“We stand on the shoulders of incredible people,” he choked out, taking off his glasses and wiping the tears. “We owe our freedom to incredible people.”
.Read the whole article here.

It's people and events like this that remind my why my activism is worthwhile, and that give me the strength to carry on.

Monday, July 16, 2007

Guardian: White House leaning toward attack on Iran.

It seems the struggle over White House policy toward Iran seems to be tilting toward military intervention:

The vice-president, Dick Cheney, has long favoured upping the threat of military action against Iran. He is being resisted by the secretary of state, Condoleezza Rice, and the defence secretary, Robert Gates.

Last year Mr Bush came down in favour of Ms Rice, who along with Britain, France and Germany has been putting a diplomatic squeeze on Iran. But at a meeting of the White House, Pentagon and state department last month, Mr Cheney expressed frustration at the lack of progress and Mr Bush sided with him. "The balance has tilted. There is cause for concern," the source said this week.

Nick Burns, the undersecretary of state responsible for Iran and a career diplomat who is one of the main advocates of negotiation, told the meeting it was likely that diplomatic manoeuvring would still be continuing in January 2009. That assessment went down badly with Mr Cheney and Mr Bush.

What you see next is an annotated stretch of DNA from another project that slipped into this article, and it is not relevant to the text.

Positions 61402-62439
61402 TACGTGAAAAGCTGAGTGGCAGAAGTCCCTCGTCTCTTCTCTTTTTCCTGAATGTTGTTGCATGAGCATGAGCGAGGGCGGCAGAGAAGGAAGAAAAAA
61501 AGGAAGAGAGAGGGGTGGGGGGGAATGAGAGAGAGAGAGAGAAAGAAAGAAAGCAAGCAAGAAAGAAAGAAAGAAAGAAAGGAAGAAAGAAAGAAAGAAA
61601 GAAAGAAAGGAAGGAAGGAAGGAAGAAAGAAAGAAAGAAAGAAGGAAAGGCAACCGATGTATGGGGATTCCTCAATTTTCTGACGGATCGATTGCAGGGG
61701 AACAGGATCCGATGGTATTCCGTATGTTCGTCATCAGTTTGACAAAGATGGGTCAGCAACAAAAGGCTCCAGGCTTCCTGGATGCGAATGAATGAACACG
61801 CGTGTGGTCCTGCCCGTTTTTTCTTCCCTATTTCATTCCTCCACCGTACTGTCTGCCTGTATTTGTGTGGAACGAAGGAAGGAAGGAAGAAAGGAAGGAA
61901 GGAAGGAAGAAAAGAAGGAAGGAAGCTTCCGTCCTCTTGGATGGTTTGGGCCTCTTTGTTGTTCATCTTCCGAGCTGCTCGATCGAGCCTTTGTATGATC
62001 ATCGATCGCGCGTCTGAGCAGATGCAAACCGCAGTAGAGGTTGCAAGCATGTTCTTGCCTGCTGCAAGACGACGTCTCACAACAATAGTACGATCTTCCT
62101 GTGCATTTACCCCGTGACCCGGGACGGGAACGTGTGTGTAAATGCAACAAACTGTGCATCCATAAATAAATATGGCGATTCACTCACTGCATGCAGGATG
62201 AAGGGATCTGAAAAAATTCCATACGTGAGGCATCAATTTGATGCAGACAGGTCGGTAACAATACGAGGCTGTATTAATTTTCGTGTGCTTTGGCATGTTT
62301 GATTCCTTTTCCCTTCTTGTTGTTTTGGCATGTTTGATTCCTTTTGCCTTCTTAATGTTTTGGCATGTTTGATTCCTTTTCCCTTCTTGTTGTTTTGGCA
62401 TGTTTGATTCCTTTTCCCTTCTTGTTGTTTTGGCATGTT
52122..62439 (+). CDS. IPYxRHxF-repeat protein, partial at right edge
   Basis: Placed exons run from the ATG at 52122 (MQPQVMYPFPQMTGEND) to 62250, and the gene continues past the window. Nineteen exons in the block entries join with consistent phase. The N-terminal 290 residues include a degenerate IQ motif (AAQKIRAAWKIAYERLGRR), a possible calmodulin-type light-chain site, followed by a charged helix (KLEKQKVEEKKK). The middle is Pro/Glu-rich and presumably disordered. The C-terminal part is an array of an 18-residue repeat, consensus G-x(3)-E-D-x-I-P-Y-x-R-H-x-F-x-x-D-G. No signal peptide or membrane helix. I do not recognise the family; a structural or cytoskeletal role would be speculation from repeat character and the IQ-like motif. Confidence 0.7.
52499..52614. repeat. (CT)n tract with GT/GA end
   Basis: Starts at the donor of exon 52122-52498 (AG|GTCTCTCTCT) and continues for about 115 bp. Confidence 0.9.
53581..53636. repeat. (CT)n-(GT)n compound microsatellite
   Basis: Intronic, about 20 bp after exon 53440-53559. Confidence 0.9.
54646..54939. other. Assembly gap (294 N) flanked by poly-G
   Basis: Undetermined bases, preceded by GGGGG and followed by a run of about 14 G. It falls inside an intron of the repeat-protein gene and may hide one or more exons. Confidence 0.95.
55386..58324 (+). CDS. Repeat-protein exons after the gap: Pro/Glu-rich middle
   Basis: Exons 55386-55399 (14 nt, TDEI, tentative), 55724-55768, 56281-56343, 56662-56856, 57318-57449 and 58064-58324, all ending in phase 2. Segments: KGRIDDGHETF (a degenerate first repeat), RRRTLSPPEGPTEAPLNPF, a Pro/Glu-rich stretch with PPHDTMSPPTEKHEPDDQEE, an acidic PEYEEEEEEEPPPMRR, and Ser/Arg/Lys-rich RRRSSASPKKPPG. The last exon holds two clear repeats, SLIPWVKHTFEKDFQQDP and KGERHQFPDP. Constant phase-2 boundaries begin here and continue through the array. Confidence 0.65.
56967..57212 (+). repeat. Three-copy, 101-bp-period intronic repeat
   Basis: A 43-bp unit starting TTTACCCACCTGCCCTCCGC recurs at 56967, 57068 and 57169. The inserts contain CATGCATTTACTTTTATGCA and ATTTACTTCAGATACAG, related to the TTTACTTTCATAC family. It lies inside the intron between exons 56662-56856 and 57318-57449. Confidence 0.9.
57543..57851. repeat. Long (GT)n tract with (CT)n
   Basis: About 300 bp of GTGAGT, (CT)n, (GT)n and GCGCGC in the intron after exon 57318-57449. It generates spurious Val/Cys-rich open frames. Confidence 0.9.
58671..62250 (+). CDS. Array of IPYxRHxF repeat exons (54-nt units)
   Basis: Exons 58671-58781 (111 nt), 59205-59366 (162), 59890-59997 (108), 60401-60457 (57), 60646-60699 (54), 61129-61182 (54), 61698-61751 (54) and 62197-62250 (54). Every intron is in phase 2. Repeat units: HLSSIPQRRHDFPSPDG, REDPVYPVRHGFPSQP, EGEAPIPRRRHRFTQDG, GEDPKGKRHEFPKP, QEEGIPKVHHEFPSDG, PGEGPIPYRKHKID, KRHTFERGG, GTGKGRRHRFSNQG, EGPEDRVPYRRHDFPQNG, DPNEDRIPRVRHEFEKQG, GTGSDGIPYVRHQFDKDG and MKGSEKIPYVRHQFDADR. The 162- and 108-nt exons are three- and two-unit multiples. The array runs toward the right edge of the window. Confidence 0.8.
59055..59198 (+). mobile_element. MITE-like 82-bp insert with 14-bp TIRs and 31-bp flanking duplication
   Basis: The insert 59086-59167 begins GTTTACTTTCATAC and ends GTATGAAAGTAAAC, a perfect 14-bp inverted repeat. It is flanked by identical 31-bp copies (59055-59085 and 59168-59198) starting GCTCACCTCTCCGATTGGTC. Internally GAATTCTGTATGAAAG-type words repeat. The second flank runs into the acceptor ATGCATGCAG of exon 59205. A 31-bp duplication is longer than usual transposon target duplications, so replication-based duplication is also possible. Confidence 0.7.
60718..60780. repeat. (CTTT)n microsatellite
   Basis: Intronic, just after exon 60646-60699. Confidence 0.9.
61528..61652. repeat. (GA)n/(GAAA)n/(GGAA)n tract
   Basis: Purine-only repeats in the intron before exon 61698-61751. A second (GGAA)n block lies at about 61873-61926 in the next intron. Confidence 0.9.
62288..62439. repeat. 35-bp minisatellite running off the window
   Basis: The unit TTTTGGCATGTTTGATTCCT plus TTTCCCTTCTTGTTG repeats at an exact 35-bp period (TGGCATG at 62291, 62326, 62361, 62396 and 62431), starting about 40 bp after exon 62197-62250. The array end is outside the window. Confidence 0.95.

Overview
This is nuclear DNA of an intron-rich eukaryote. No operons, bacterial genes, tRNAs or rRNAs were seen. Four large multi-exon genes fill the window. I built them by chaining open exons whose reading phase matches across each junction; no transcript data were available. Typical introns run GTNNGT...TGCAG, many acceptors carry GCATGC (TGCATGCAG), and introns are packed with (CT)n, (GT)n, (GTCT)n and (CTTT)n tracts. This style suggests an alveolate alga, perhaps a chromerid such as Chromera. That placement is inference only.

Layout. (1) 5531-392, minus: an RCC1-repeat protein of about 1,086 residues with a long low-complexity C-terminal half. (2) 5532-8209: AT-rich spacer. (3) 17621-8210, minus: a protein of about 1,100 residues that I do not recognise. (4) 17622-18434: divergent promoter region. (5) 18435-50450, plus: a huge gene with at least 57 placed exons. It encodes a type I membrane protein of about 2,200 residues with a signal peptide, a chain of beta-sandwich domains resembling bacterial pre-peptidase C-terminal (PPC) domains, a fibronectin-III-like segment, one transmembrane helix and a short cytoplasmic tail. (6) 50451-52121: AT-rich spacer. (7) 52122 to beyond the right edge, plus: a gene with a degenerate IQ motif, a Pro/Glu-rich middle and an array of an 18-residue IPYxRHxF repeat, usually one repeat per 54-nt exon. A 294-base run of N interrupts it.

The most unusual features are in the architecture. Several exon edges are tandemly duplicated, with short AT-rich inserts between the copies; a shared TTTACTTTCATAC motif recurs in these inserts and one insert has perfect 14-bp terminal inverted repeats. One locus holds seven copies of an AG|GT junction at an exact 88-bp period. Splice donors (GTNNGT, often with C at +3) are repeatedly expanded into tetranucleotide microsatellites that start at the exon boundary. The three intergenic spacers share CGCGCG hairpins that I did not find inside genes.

"Cheney has limited capital left, but if he wanted to use all his capital on this one issue, he could still have an impact," said Patrick Cronin, the director of studies at the International Institute for Strategic Studies.

The Washington source said Mr Bush and Mr Cheney did not trust any potential successors in the White House, Republican or Democratic, to deal with Iran decisively. They are also reluctant for Israel to carry out any strikes because the US would get the blame in the region anyway.

"The red line is not in Iran. The red line is in Israel. If Israel is adamant it will attack, the US will have to take decisive action," Mr Cronin said. "The choices are: tell Israel no, let Israel do the job, or do the job yourself."
Read the whole article.

Tuesday, July 10, 2007

Canada should stand up for one of its own in China

This is something the federal government should continue to raise a stink about this Interesting that if this was a country in which Canddian businessmen did not have dollar signs in their eyes, Canada would probably be making a strong diplomatic stand about this:

A high court in far west China on Tuesday rejected an appeal from Huseyin Celil, who was sentenced to life for terrorism in April in a case that has strained Beijing's relations with Canada.

The official Xinhua News Agency said the High People's Court in China's far western Xinjiang region had upheld the life sentence handed down by a lower court because the "facts were clear, evidence was reliable and adequate."

Celil was convicted of the crimes of "separating China" and "organizing, leading and participating in terrorist groups, organizations."